example, the revelations about Menzel in my forthcoming book.) My
interactions with them are extensive, and I have found militant
disbelievers every bit as humorless as (and sometimes more frightening
than) true believers. Of course by "skeptics," since you seem to find
Klass a paragon of wit and wisdom, I assume you mean debunkers.
My friend Marcello Truzzi, who is a skeptic (a doubter), not a
debunker (a denier), is one of the funniest people I know.  Another
of the funniest men I know, by the way, is Budd Hopkins.


> >Why is it ad
> >hominem to note Klass' equation of ufologists with Communists and
> >Nazis and not ad hominem for Klass so to equate?

> It isn't. Neither, as I uderstand the term, is ad hominem. The
> ad-hominemery I was - am - bemused by was - is - not Klass's whimsy
> here (although I still don't know the context), but your hauling
> Klass in as an example of how all skeptics are not witty. At least,
> that *is* what this--

> >anybody who would accuse a skeptic of being
> >"witty" need only read Phil (Ufology Is Tantamount to Communism)
> >Klass, when the just-named thinks he's being so, to be disabused
> >of this strange notion. Unca Phil has all the wit of a particularly
> >unfunny 11-year-old.

> --seems to be saying. Which I thought a strange generalization. And
> your post seemed to be a thin excuse to clobber ole Phil. And really
> rather gratuitously, I reckon. If you want to belabor Phil, there are
> better reasons for doing so. Why, in some instances, I may even be
> found agreeing with you. For not even I claim that he is perfect,
> although I do enjoy his jokes, which come out faster and more
> prolifically than in his writings. Maybe you two should have dinner
> together sometime.

I think I'll pass.  I've spent as much time in Klass' company as I hope
to ever again, and it wasn't fun.  Once he tried, or at least acted as if
he were trying, to put out a cigarette in my face, this after a loudly
voiced "joke," implying -- in the style of insult favored by 11 year olds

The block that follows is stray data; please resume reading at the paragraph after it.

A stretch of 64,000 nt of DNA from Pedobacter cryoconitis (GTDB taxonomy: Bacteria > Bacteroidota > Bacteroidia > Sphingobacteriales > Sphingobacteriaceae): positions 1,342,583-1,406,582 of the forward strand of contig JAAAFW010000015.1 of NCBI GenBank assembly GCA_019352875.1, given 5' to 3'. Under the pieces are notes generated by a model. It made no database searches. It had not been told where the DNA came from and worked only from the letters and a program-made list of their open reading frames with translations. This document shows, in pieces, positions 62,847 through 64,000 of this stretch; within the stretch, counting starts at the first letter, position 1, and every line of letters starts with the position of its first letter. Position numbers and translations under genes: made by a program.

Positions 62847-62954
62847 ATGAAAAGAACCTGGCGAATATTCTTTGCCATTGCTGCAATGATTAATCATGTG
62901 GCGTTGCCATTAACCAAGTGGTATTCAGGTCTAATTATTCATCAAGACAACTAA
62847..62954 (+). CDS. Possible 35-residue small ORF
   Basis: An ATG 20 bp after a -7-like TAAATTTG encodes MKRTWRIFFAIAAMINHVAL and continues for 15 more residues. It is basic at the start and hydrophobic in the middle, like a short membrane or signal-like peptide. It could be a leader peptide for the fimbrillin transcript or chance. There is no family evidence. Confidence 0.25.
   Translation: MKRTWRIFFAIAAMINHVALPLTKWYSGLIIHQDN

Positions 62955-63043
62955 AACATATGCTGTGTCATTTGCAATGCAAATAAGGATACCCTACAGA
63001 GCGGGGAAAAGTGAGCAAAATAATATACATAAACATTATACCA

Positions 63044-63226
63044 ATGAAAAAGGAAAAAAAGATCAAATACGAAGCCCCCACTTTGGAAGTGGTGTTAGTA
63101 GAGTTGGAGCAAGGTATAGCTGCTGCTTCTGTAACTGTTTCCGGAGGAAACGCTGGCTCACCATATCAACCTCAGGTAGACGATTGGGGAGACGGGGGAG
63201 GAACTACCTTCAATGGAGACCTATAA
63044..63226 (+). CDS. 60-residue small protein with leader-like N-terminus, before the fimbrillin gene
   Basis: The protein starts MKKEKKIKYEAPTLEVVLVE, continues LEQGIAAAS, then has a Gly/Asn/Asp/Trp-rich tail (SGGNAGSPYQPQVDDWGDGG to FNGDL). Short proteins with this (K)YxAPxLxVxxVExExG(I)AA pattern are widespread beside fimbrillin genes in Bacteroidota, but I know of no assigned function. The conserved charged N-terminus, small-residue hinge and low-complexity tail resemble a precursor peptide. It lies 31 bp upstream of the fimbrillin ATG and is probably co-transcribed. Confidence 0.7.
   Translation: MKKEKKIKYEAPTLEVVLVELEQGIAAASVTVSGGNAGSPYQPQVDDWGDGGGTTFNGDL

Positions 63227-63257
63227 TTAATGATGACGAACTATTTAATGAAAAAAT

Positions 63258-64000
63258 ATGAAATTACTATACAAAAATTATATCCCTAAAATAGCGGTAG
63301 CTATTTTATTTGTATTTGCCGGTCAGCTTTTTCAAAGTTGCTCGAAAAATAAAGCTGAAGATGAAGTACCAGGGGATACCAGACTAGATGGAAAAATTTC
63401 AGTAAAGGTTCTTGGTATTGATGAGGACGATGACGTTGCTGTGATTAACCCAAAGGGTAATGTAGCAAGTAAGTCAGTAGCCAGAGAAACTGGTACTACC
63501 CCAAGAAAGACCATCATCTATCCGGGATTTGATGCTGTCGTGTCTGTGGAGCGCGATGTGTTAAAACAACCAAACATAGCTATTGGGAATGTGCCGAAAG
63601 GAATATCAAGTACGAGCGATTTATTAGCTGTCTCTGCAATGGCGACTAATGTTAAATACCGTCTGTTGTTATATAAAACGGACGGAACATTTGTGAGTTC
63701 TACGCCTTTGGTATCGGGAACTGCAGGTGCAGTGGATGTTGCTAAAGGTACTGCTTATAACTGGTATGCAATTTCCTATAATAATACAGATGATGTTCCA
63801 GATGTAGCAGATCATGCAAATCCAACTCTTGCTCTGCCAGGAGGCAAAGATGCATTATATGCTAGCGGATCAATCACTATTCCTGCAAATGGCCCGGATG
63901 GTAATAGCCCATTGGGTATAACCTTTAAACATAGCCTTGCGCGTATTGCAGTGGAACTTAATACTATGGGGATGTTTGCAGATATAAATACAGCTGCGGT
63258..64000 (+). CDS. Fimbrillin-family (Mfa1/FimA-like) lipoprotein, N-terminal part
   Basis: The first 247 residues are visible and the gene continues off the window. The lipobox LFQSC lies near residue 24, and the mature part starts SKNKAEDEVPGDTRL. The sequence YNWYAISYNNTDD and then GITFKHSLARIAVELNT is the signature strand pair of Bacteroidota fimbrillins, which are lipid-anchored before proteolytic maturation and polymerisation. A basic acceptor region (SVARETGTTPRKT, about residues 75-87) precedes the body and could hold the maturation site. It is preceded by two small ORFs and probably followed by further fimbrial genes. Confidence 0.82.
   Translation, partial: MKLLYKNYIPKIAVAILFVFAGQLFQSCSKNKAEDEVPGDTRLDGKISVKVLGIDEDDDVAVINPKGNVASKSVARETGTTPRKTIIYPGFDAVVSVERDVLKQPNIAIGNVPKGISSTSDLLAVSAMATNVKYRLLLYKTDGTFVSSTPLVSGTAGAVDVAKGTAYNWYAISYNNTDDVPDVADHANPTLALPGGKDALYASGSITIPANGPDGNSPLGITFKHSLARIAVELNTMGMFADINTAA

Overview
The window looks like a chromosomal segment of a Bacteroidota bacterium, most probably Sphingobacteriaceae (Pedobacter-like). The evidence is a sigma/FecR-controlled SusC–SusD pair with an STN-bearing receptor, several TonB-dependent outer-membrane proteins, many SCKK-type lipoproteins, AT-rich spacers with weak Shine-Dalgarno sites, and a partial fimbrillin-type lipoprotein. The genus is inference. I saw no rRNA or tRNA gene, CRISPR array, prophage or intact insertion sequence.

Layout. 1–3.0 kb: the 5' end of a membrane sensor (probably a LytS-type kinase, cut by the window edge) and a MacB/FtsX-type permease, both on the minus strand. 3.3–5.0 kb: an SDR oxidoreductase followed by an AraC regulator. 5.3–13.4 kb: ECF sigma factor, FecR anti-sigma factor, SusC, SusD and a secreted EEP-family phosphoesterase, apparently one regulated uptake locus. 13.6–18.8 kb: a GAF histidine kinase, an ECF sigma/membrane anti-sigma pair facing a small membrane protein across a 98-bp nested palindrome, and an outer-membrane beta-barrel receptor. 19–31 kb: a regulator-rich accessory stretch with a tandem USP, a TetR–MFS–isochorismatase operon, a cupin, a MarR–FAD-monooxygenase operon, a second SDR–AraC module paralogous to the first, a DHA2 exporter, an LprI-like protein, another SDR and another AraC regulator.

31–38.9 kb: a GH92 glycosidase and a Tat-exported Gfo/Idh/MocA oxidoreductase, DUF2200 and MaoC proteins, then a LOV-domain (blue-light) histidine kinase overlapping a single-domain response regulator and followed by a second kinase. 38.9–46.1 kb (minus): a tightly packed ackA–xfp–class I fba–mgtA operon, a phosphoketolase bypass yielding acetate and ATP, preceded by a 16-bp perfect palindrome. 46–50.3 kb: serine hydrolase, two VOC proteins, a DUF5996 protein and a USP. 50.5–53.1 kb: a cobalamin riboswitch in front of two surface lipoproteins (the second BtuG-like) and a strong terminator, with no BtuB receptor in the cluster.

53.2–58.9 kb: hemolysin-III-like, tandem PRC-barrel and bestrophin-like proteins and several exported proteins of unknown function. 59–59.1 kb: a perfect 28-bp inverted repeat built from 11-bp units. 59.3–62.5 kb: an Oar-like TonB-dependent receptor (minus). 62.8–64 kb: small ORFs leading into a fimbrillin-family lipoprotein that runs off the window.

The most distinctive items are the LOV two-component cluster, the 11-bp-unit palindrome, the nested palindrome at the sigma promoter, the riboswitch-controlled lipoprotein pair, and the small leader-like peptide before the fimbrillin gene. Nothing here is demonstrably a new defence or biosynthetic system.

of all ages -- that I have same-sex affectional preferences.   To the
best of my observation, he was not drunk at the time.  Yeah, the
man is just loads of laughs.  I'm glad he's YOUR friend.  I'm a little
choosier about mine.

> >Have you any evidence, by the way, that Klass is averse to "the sweet
> >wine of public adulation"? [It] tells us nothing particularly >interesting
> about either Klass or Cortile.

> I don't think it tells us much about Klass (I think he is genuine
> and sincere in his devotion to his version of the truth). I think
> Linda's interest in attention and let's call it approval is pertinent
> to her case *as it now stands*, especially in light of her recent
> writhings, and failure to answer questions, about her famous
> anonymity. The naughty trio of HS&B may have got a lot of things
> wrong but I suspect their highlighting the theatrical side of Linda's
> case may turn out to be a real insight. Only time will tell. I am not
> pretending to any final answers here, so don't ask me to justify
> that in detail. A whole lot of other stuff needs to be put together
> before it could be justified as "evidence".

To the "genuine" and "sincere" I would add two other adjectives:
"obsessed" and even "nutty."  Next to Klass' excesses, about which
you continue to maintain a tactful silence, Linda Cortile's alleged
"theatrical side" is of no moral consequence whatever.


> >By the way, as surely you know, the blues verse you quote is a
> >floating folk lyric, long predating John Renbourn (no "e").

> Yes, I did know that, but it is the one verse of that blues that I have
> heard sung only by John Renbourn(e). Who else has?